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Contemporary Portraiture at the Burchfield Penney

Face to face

Joseph Radoccia’s Jim Weber uses acrylic and pencil. Radoccia has five large-format works in the show.

Photo courtesy of the Burchfield Penney Art Center


Contemporary Portraiture

through June 2

At the Burchfield Penney Art Museum, 1300 Elmwood Avenue

burchfieldpenney.org, 878-6011


As they enter this show, viewers are welcomed by a monitor featuring Cristiano F Lopes Pereira’s video portrait of Robotiká. It’s one of a series of Pintosas; each features a gay man the artist interviewed while painting his portrait. The show moves quickly into more traditional media, with charcoal-on-canvas works by Henry Schmidt, but it isn’t a shocking juxtaposition. Both Schmidt’s paintings and Pereira’s video are thoughtful, sensitive explorations. It’s just that Pereira’s depiction includes the spoken words of the subject.


Video helps, but it isn’t necessary to capture the personality beyond the façade. That can happen with media as simple as charcoal or pencil, as demonstrated by Schmidt and by Joseph Radoccia, whose large acrylic/pencil portraits are subtle, intimate, and revealing. As Radoccia remarks in his artist statement, “Little by little, facets of their personality begin to emerge that no amount of conversation could ever unveil.” The humanism that shines forth from Radoccia’s portraits is amplified even further in lush, oil-on-canvas portraits by Julia Bottoms. In a previous review of this artist, Spree critic Bruce Adams observed that her subjects are rendered “in a highly detailed classical style that conveys their gentle temperament.” Adams is also included in this show; his wood panels feature a vertical series of realistic tableaux; they are less portraits than dramatic strips of film noir, with his subjects taking a variety of lively postures. As in much of Adams’s work, there is a tongue-in-cheek aura hanging over the whole enterprise, with the painter and his subjects conveying implicit winks.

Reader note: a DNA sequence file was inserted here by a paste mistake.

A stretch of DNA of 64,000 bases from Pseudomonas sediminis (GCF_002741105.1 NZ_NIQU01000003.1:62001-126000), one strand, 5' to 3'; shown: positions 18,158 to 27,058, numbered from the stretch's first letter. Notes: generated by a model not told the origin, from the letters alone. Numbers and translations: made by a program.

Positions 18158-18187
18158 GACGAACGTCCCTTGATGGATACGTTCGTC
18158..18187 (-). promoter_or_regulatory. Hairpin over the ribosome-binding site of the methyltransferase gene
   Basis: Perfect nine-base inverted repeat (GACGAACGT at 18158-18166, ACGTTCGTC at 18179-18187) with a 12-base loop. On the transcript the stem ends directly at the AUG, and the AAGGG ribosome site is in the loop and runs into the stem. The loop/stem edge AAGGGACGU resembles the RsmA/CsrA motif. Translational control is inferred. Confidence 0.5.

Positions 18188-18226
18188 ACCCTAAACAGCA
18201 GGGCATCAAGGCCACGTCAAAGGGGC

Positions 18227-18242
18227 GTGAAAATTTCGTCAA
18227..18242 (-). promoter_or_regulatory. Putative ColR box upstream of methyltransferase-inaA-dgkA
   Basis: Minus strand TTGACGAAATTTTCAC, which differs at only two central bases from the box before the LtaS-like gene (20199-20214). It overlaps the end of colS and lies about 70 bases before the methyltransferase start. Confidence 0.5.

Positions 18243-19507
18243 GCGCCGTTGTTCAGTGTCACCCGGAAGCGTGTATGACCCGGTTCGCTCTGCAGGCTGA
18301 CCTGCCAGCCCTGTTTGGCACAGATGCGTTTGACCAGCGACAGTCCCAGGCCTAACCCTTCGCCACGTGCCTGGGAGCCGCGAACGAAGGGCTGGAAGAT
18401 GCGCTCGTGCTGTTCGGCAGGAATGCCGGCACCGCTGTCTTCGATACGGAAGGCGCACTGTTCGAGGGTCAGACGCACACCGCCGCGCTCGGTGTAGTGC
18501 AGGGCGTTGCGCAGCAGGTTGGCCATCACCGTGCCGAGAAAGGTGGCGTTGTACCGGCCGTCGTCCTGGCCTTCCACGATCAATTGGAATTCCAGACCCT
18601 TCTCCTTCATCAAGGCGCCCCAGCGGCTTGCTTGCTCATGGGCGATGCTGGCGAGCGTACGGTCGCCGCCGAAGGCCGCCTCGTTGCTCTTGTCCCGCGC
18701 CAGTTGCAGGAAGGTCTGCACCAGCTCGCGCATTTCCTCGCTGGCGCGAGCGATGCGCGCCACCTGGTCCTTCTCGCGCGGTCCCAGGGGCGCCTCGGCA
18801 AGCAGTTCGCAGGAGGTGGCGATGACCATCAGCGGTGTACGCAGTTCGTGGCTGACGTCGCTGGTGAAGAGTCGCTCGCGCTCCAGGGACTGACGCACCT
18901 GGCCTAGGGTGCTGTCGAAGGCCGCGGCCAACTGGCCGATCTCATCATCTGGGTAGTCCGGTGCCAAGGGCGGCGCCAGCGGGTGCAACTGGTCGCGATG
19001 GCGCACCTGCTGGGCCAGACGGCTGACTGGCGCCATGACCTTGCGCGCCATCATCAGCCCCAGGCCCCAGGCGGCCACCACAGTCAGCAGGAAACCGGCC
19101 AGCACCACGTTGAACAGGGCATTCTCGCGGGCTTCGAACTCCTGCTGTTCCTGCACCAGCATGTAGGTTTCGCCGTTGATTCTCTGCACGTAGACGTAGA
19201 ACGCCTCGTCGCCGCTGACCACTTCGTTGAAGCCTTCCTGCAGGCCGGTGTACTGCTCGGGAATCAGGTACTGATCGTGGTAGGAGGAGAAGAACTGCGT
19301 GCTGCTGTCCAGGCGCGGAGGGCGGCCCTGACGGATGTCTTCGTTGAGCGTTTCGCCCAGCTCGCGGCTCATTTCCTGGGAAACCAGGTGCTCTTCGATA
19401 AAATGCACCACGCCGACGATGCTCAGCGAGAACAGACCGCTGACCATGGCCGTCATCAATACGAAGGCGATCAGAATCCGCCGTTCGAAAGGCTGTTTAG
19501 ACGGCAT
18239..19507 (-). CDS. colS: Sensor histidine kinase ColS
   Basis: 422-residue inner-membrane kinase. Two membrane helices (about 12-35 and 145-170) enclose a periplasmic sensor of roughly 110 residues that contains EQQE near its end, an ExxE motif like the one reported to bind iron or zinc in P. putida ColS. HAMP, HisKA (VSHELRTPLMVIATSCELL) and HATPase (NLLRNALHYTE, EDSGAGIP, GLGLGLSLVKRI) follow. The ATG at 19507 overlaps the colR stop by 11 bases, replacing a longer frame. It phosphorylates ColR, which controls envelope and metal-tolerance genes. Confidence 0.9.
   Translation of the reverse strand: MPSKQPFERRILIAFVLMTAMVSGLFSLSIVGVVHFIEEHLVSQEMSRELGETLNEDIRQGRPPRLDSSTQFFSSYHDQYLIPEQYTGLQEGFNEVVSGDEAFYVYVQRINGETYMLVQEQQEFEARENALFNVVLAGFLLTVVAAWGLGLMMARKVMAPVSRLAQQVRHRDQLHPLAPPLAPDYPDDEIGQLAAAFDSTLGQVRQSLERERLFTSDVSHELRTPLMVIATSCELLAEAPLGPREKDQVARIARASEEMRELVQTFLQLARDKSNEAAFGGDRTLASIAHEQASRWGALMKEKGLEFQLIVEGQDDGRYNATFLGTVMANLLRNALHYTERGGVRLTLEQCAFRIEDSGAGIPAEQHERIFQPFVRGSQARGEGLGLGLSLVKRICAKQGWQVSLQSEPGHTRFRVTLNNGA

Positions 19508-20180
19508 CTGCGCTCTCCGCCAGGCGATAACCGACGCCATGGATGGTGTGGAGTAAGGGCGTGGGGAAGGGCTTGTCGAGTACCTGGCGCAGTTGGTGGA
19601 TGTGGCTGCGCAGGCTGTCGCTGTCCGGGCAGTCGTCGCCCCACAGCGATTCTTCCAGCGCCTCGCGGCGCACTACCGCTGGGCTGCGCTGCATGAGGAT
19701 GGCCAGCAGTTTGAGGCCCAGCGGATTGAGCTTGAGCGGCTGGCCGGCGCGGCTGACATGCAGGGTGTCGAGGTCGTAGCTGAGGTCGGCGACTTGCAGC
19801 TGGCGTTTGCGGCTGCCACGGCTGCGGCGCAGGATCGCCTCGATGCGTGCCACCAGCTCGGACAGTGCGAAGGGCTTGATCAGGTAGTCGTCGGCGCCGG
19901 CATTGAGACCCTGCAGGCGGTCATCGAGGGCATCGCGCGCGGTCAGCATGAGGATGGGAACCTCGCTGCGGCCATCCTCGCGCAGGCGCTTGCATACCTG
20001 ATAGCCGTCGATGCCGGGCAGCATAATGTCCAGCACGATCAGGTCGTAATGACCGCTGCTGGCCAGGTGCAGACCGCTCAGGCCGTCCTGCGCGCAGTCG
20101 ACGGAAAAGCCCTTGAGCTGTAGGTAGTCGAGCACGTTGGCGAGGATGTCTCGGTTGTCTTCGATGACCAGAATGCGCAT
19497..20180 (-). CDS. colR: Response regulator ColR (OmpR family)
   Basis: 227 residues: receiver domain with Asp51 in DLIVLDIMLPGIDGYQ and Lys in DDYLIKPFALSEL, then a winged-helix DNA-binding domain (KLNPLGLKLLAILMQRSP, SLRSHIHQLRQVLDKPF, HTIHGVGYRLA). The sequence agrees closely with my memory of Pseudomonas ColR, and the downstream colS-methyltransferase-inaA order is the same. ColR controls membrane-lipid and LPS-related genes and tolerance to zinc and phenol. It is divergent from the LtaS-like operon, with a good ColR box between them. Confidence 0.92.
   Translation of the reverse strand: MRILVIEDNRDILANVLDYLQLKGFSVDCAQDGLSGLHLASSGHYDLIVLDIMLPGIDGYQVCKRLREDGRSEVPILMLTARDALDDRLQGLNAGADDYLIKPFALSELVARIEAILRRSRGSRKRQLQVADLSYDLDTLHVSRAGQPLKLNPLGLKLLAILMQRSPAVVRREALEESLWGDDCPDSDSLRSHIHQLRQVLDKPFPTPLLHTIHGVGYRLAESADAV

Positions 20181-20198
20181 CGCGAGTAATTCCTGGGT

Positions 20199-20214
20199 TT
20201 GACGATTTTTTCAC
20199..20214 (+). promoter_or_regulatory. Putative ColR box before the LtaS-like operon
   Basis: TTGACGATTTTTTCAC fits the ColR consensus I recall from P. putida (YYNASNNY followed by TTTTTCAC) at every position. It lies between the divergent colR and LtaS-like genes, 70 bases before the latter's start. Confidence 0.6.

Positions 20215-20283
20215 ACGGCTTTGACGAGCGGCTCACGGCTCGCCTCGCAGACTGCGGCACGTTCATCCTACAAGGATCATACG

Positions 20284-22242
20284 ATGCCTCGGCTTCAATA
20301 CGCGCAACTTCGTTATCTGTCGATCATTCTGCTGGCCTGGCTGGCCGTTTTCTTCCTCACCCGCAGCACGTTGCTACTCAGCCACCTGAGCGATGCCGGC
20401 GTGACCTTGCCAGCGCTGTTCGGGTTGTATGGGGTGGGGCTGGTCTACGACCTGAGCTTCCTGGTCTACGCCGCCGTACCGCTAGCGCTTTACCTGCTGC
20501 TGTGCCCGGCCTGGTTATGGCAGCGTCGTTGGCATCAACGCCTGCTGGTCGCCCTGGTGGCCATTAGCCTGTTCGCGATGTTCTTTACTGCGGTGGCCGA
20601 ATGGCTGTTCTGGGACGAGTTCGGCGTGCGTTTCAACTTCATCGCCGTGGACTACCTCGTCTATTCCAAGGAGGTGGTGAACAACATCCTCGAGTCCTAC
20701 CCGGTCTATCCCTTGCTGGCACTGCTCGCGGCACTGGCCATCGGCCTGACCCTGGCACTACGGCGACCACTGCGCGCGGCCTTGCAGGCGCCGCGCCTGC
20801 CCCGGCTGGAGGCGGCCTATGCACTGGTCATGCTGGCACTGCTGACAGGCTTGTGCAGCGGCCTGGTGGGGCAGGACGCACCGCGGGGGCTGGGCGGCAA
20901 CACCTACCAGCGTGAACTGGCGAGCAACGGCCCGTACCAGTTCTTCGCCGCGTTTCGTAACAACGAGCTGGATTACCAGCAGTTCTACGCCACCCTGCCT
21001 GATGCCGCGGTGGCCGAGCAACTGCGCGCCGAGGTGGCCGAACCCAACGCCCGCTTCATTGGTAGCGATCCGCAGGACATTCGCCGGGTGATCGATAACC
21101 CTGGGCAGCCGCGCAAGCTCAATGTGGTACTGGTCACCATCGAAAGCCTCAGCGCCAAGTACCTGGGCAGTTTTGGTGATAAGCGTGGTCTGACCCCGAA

A few others in the show use depiction as a take-off point to explore other concepts. For example, a pair of Tricia Butski’s large charcoal works on paper, Suppose and Semblance deliberately obscure a female face with dark areas and layers of what looks like cracked, watery glass. Butski’s venture into half-abstraction reflects just as much on depiction of human psychology. Nothing could be more realistic than the startling mask-covered and helmet-covered heads rendered in charcoal by Patrick Foran, but the realism is itself a façade, obscuring any attempt to find meaning in the monolithic cultural archetypes Foran has rendered. Some may find these scary; they probably should.


A side room is devoted to Gary L. Wolfe’s portraits of nude subjects who have been asked to demonstrate their awareness of the viewer’s gaze. In these vulnerable depictions, humanism is again at work, though somewhat undercut by a dark, gridded background, which is there to support a planned digital experience of these artworks.


Though rendered mainly in sepia and grayscale, John Baker’s portraits of historic figures from organized baseball’s Negro Leagues—whose talents have only recently been widely recognized—are warm depictions of triumph over adversity. Similarly, Edreys Wajed’s deceptively casual drawings of his own face and Richard Prior’s are energetic showstoppers.


Jack Edson’s quited portrait of painter Edgar Degas


And there are even more portraits, by artists Barbara Hart, John Opera, Patti Ambrogi, and Jack Edson. Edson’s quilted likenesses deserve more discussion than is possible here. There is also a huge ensemble of fabric panels by Chuck Tingely that descends in a layered waterfall from ceiling to floor, adding even more exuberance—if not portraiture—to this ambitious survey.


Combined, all the artists in this show make a powerful case for Western New York’s rich contemporary art scene. It is a generous, welcoming, and—often—paradigm-shattering look at the act of portrayal.


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